We have always advised that scientists shouldn’t debate creationists. There really is no scientific debate over the validity of the theory of evolution, Noah’s Flood, the age of the earth, etc. But creationists are forever demanding debates, and assert that scientists’ refusal to oblige them is because of fear. That, of course, is nonsense.
Briefly, our reasons for declining to engage with creationists are: (1) some creationists use dishonorable debate tactics; (2) it’s strategically wrong to participate in such debates because it misleads the public into thinking that there’s some scientific issue worth debating and that creationists are worthy debate opponents; (3) press coverage of such events is often ridiculous because journalists rarely understand what’s going on; and (4) such debates are every bit as absurd as astronomers debating astrologers, astronauts debating moon-landing deniers, and physicians debating witch doctors. Also, (5) creationists’ evolution-denial is entirely religious (shameful claims to the contrary notwithstanding), and science isn’t equipped to deal with theological issues.
Because of the religious nature of creationism, we think it’s appropriate for those denominations that accept science to debate doctrinal issues with their science-denying co-religionists. That’s where the Controversy properly belongs, but such debates almost never occur.
Creationists usually try to operate with a “big tent” strategy, suppressing their differences as they work together (more or less) to defeat evolution and the methodology of the rest of science. As long as they remain focused on their common enemy they can cooperate, or at least support the same legislation. But what was always a shaky coalition is showing signs of some serious fractures.
We’ve been pleased to see a recent outbreak of debates — or at least disagreements — among the various flavors of creationism, and also among religious groups who are pro- and anti-science. We think this is a new development. Some of our previous posts about those squabbles, oldest first, are:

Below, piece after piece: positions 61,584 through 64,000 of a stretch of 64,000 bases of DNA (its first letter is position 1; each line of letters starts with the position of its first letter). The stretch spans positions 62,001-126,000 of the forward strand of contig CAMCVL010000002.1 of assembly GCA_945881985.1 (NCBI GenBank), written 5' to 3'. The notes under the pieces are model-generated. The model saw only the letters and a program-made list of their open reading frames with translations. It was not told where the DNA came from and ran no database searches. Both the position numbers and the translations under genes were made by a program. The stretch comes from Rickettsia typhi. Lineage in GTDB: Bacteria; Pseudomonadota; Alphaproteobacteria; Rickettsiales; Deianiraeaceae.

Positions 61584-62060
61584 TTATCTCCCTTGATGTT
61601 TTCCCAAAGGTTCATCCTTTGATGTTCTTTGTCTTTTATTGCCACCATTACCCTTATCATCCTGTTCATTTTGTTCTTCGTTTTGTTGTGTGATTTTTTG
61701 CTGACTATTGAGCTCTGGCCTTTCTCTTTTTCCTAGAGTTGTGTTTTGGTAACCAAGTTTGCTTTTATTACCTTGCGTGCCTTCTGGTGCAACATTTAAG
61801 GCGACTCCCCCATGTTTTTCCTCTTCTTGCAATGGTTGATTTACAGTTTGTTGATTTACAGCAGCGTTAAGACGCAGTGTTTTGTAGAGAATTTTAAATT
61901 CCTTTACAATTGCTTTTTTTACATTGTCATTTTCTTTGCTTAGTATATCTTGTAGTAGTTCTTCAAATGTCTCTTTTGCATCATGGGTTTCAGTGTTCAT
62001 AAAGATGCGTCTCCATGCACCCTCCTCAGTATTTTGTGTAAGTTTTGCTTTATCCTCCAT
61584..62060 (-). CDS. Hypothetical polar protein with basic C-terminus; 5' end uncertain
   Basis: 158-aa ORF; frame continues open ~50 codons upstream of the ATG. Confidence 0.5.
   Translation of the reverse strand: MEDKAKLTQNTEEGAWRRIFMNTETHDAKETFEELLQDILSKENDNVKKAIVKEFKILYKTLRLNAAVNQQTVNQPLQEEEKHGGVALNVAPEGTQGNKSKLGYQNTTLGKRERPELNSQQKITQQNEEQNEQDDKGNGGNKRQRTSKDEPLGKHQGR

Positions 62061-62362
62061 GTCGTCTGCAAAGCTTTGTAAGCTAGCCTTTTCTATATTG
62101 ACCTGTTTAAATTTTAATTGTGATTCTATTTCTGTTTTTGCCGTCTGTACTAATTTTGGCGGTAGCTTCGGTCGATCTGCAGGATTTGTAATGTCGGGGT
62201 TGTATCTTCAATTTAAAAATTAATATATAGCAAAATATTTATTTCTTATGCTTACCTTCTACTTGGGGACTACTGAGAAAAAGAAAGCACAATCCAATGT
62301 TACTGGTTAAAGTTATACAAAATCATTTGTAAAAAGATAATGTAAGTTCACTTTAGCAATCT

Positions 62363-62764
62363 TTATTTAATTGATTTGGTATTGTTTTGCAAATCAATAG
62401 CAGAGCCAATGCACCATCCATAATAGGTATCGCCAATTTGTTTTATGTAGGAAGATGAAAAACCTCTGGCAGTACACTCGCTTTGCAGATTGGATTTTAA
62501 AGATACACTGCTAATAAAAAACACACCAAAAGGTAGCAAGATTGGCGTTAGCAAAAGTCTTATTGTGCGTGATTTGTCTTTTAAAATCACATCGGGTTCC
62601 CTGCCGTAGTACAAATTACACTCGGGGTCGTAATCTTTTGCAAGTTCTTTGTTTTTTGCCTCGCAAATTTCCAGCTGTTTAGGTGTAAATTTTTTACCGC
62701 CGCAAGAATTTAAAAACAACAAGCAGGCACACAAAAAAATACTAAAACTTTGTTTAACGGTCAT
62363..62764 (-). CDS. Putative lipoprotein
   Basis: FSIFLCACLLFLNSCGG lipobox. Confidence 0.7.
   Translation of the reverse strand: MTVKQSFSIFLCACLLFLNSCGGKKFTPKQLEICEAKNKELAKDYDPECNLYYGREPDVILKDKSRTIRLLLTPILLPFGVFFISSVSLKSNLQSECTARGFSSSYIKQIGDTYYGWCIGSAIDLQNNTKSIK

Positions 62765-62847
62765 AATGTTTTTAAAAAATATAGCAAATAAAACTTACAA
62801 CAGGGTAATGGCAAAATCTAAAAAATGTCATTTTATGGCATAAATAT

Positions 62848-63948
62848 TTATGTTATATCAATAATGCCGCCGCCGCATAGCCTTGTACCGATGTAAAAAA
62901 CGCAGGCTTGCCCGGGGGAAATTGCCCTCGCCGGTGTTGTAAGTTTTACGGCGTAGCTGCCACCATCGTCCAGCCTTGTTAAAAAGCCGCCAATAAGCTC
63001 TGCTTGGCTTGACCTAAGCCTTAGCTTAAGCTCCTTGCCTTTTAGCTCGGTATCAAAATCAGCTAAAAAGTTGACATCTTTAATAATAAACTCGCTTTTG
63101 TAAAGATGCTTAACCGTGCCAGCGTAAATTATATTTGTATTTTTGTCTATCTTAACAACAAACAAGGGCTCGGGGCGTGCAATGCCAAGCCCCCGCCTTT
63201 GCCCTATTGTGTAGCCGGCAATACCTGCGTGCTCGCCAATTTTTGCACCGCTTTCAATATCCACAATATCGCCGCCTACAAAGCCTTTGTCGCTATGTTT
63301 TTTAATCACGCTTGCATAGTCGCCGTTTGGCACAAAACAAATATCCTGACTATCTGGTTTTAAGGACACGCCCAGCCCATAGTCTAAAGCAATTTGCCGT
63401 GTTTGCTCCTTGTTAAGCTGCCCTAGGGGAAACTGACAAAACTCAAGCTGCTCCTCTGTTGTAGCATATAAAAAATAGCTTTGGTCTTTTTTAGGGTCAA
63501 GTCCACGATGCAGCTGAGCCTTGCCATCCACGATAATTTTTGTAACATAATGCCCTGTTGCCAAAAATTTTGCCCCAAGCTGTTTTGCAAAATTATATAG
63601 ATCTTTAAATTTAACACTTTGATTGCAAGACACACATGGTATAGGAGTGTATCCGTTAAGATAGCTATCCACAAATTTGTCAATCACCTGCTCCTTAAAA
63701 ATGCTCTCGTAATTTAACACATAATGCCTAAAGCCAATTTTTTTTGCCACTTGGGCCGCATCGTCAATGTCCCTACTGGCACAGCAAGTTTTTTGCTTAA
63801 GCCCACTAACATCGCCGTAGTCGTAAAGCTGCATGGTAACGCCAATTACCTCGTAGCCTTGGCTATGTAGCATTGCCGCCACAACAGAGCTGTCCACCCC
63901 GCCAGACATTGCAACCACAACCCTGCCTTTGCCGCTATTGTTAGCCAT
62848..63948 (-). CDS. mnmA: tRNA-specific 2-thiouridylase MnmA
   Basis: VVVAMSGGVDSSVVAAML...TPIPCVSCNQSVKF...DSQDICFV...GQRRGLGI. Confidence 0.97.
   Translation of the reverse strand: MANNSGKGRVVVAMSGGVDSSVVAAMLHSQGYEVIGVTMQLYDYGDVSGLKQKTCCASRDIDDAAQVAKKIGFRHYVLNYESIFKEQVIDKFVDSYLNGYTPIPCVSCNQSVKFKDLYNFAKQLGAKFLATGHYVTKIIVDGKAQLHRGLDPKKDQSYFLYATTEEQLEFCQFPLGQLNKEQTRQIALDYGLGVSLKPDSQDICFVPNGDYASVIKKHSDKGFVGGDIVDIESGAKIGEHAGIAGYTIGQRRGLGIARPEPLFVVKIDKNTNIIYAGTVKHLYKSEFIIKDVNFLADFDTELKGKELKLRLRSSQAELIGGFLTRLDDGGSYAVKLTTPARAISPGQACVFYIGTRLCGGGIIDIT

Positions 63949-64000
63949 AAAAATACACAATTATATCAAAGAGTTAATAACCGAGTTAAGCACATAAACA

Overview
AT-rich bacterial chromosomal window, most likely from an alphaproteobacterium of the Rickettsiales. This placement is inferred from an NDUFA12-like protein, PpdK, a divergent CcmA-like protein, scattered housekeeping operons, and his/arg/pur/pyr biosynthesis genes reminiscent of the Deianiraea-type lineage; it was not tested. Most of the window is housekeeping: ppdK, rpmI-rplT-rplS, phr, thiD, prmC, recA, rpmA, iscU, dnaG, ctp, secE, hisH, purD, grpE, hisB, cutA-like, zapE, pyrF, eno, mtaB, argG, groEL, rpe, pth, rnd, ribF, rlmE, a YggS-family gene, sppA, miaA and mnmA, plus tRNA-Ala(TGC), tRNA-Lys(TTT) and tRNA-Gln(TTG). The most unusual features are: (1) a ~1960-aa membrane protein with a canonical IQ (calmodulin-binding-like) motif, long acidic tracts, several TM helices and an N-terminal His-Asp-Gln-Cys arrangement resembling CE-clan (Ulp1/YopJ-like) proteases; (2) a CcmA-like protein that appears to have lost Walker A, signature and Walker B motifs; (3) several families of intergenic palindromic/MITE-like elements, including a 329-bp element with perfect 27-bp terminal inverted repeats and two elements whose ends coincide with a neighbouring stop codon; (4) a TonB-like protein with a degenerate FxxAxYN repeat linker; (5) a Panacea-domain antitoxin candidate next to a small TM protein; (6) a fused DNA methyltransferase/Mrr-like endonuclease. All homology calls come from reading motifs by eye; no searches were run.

Food Fight with Harun Yahya (Discovery Institute against Islamist Creationists); and Discovery Institute Attacked by ICR (the Institute for Creation Research opposes both theistic evolutionists and Discoveroids’ allegedly non-biblical approach); and Battling Baptists: Young or Old Earth? (a nasty debate about the age of the earth among Southern Baptist scholars); and A House Divided Against Itself (Ken Ham, a young-earther, against old-earth creationists); and Discovery Institute and BioLogos (Discoveroids against theistic evolution — a strangely bitter feud); and Answers in Genesis: Insincere Reality Denial? (Ken Ham against still more old-earth creationists).
Today we have another such dispute to report. At the website Christian Post there’s an article by R. Albert Mohler, Jr., president of Southern Baptist Theological Seminary, about whom we’ve written before. The first time was when he wrote that evolution and Christianity are not compatible. Ordinarily, that wouldn’t be remarkable, but Mohler was disputing something said by a member of BioLogos — a theistic, pro-evolution group of scientists. Thus it was a dispute within the faith about evolution — a newsworthy development.
The Discoveroids stuck their nose into that one (Klinghoffer Butts In), which was odd because they claim to be a secular outfit, and thus (if they stayed on message) it really wasn’t their fight. For unfathomable reasons, the Discoveroids sided with Mohler.
The last time we wrote about Mohler was here: Albert Mohler and the Age of the Universe. His article appeared at the ICR website, and he took the position that the universe is young, as scripture reveals. It was an appropriate article for ICR to publish.
Now we turn to Mohler’s new article in the Christian Post. It’s titled No Pass from Theological Responsibility – The BioLogos Conundrum. As you can see from the title, Mohler is taking aim at the BioLogos theistic evolutionists. Here are some excerpts, with bold added by us: